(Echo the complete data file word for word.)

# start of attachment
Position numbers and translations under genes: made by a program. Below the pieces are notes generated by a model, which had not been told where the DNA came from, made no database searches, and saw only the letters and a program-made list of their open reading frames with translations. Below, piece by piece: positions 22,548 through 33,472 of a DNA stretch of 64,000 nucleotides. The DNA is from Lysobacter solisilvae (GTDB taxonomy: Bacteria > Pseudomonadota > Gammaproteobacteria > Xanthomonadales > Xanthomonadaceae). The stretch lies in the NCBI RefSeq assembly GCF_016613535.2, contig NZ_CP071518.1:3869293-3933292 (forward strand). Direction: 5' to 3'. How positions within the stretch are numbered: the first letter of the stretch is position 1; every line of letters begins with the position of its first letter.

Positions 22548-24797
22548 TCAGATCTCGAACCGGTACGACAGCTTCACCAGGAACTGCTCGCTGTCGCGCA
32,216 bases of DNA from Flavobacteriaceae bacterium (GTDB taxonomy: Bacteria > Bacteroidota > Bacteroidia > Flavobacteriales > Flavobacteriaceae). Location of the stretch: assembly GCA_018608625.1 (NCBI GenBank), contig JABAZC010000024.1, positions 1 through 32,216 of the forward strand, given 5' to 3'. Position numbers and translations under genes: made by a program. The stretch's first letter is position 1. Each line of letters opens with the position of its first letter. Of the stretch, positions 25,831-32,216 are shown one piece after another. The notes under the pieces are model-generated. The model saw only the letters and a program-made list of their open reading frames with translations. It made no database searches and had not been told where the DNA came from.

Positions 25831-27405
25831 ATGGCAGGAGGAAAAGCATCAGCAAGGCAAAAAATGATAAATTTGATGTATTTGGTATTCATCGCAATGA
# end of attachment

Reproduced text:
Position numbers and translations under genes: made by a program. Below the pieces are notes generated by a model, which had not been told where the DNA came from, made no database searches, and saw only the letters and a program-made list of their open reading frames with translations. Below, piece by piece: positions 22,548 through 33,472 of a DNA stretch of 64,000 nucleotides. The DNA is from Lysobacter solisilvae (GTDB taxonomy: Bacteria > Pseudomonadota > Gammaproteobacteria > Xanthomonadales > Xanthomonadaceae). The stretch lies in the NCBI RefSeq assembly GCF_016613535.2, contig NZ_CP071518.1:3869293-3933292 (forward strand). Direction: 5' to 3'. How positions within the stretch are numbered: the first letter of the stretch is position 1; every line of letters begins with the position of its first letter.

Positions 22548-24797
22548 TCAGATCTCGAACCGGTACGACAGCTTCACCAGGAACTGCTCGCTGTCGCGCA
32,216 bases of DNA from Flavobacteriaceae bacterium (GTDB taxonomy: Bacteria > Bacteroidota > Bacteroidia > Flavobacteriales > Flavobacteriaceae). Location of the stretch: assembly GCA_018608625.1 (NCBI GenBank), contig JABAZC010000024.1, positions 1 through 32,216 of the forward strand, given 5' to 3'. Position numbers and translations under genes: made by a program. The stretch's first letter is position 1. Each line of letters opens with the position of its first letter. Of the stretch, positions 25,831-32,216 are shown one piece after another. The notes under the pieces are model-generated. The model saw only the letters and a program-made list of their open reading frames with translations. It made no database searches and had not been told where the DNA came from.

Positions 25831-27405
25831 ATGGCAGGAGGAAAAGCATCAGCAAGGCAAAAAATGATAAATTTGATGTATTTGGTATTCATCGCAATGA